Paper Review: Analysis of the Increase and Decrease Algorithms for Congestion Avoidance in Computer Networks
Reviewer: Kenneth Chin
The main idea of the paper is to prove that a simple additive increase and multiplicative decrease algorithm satisfies the sufficient conditions for convergence to an efficient and fair state regardless of the starting state of the network.
Dah-Ming Chiu and Raj Jain used a selective-and-restriction-approach in the sense that they selected a subset of feasible controls from a set of linear controls. Then from that subset, they selected a subset that satisfies the distributedness criterion. After that, they further narrow down to a subset that satisfies the efficiency and fairness convergence. Furthermore, they tried to find a set of controls that optimize the responsiveness and smoothness criteria.
The followings are the contributions from this paper:
- a control avoidance algorithm should have 4 basic proprieties:
- in order to satisfy the requirements of distributed convergence to efficiency and fairness without truncation, the linear decrease policy should be multiplicative, and the linear increase policy should always have an additive component, and optionally it may have a multiplicative component with the coefficient no less than one.
- for the linear controls with truncation, the increase and decrease policies can each have both additive and multiplicative components, satisfying the constraints in Equations (16) and (15) in the paper.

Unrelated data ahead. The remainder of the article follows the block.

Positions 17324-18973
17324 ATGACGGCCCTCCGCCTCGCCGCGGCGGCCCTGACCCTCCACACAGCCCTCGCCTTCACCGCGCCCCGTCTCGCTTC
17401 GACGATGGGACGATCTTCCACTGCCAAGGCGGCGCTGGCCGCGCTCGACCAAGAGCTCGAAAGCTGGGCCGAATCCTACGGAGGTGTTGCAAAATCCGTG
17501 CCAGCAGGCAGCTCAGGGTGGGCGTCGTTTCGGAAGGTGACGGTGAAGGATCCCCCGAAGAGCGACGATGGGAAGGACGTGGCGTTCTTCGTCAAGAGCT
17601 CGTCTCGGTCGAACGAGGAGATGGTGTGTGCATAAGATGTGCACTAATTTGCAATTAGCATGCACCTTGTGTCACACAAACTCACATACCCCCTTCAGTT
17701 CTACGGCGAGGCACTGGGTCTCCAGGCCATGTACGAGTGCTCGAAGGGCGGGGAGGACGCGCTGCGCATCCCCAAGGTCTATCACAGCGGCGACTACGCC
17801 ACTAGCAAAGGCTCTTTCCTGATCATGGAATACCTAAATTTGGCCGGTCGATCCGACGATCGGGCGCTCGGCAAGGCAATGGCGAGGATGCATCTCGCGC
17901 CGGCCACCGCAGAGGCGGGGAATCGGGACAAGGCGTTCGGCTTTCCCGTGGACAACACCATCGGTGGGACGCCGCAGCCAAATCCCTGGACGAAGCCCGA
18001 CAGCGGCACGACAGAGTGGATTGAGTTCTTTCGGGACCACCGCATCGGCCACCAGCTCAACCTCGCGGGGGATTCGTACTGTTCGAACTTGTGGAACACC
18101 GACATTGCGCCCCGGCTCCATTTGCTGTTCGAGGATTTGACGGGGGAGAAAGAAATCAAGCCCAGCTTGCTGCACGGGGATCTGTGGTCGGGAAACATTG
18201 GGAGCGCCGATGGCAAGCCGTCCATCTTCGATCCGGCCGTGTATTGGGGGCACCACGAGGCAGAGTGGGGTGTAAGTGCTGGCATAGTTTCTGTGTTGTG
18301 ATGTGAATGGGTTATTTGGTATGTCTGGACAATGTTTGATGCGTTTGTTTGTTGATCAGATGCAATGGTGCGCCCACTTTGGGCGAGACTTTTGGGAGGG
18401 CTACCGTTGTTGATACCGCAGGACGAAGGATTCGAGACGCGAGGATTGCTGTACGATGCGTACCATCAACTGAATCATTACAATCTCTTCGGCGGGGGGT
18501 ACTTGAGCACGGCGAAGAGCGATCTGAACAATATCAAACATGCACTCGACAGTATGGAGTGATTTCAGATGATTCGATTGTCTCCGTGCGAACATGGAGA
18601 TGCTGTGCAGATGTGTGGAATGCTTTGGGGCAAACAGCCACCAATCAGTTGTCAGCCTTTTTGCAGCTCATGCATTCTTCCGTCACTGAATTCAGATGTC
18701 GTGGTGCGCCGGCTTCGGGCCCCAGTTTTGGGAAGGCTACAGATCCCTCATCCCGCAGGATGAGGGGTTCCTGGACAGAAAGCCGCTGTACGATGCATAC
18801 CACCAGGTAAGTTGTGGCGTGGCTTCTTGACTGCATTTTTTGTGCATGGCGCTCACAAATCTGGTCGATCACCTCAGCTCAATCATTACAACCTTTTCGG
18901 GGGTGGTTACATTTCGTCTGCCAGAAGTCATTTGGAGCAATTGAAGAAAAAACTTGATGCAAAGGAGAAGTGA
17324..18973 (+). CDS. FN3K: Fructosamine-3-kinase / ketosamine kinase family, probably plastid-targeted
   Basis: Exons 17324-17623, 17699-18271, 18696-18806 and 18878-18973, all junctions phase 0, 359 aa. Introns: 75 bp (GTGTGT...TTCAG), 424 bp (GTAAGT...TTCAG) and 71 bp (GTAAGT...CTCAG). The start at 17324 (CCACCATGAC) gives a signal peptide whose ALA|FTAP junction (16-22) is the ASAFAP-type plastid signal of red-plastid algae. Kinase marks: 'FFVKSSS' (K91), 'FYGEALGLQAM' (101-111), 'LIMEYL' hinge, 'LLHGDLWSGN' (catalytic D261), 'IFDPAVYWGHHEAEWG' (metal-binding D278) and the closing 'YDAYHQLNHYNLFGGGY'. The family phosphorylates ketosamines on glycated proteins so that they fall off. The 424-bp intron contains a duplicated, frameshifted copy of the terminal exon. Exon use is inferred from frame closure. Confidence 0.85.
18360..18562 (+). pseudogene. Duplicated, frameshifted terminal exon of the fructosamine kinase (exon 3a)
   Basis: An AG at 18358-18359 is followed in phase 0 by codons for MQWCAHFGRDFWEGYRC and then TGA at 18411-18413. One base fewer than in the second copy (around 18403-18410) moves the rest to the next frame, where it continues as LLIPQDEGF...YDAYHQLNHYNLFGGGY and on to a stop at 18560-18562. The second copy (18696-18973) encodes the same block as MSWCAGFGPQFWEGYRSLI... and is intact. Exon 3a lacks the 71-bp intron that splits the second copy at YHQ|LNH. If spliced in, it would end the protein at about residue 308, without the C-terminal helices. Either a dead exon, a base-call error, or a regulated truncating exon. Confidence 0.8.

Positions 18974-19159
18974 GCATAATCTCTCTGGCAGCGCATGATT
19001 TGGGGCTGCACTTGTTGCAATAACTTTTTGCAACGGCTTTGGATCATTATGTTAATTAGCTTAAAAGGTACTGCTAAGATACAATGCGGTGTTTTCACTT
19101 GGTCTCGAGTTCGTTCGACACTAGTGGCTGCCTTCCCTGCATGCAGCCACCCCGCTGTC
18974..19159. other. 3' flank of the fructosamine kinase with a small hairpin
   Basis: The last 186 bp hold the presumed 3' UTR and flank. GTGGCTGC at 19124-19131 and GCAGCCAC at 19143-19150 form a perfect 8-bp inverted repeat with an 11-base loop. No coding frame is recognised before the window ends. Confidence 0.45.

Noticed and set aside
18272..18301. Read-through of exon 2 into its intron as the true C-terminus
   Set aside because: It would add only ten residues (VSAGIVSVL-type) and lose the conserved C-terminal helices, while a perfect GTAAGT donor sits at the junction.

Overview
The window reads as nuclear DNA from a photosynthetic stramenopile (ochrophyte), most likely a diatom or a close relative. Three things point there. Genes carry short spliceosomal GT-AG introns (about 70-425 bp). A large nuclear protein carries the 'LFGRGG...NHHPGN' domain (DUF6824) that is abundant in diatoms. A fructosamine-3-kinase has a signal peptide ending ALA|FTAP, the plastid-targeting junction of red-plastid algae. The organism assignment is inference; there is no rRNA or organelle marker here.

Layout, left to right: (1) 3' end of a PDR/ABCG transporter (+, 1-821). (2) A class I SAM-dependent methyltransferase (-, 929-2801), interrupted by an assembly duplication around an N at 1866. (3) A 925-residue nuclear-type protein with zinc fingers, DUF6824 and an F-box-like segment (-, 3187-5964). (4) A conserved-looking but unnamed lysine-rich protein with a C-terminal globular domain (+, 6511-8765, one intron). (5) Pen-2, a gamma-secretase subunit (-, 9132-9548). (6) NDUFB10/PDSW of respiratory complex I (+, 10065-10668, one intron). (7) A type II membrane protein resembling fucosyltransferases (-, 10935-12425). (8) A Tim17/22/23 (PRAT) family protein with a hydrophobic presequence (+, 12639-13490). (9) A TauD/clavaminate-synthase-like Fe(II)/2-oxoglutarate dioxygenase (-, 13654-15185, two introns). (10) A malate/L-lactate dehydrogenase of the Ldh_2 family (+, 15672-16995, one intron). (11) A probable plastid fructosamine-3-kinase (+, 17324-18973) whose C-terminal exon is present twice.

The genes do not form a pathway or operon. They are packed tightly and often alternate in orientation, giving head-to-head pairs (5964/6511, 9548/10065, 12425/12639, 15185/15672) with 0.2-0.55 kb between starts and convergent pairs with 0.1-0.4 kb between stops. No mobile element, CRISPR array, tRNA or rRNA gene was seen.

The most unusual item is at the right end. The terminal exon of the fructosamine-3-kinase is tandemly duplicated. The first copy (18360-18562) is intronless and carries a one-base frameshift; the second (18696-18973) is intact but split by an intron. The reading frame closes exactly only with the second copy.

- for both feasibility and optimal convergence to fairness, the increase policy should be additive and the decrease policy should be multiplicative.
After reading the paper, I think it is a moderate paper. Although it attempts to prove the additive increase / multiplicative decrease control is the best of a distributed network, the network that is in experiment is largely different from the real network. For example, it assumes that all users sharing the same bottleneck will receive the same feedback, and that the feedback and control loop for all users is synchronous. However, in a real network, the feedback can be delayed or even lost, the number of users are varying all the time, etc. All these practical issues are opposing to the theoretical model used in the paper.
This paper has a grade of 3 because it does not take care of the real network, but it does a good job in giving a solid theoretical idea on how a congestion avoidance algorithm should be.
The most important thing I take out from this paper is the vector representation of a two-user case. It clearly shows how additive/mulitplicative increase/decrease affects the load of the two users accordingly.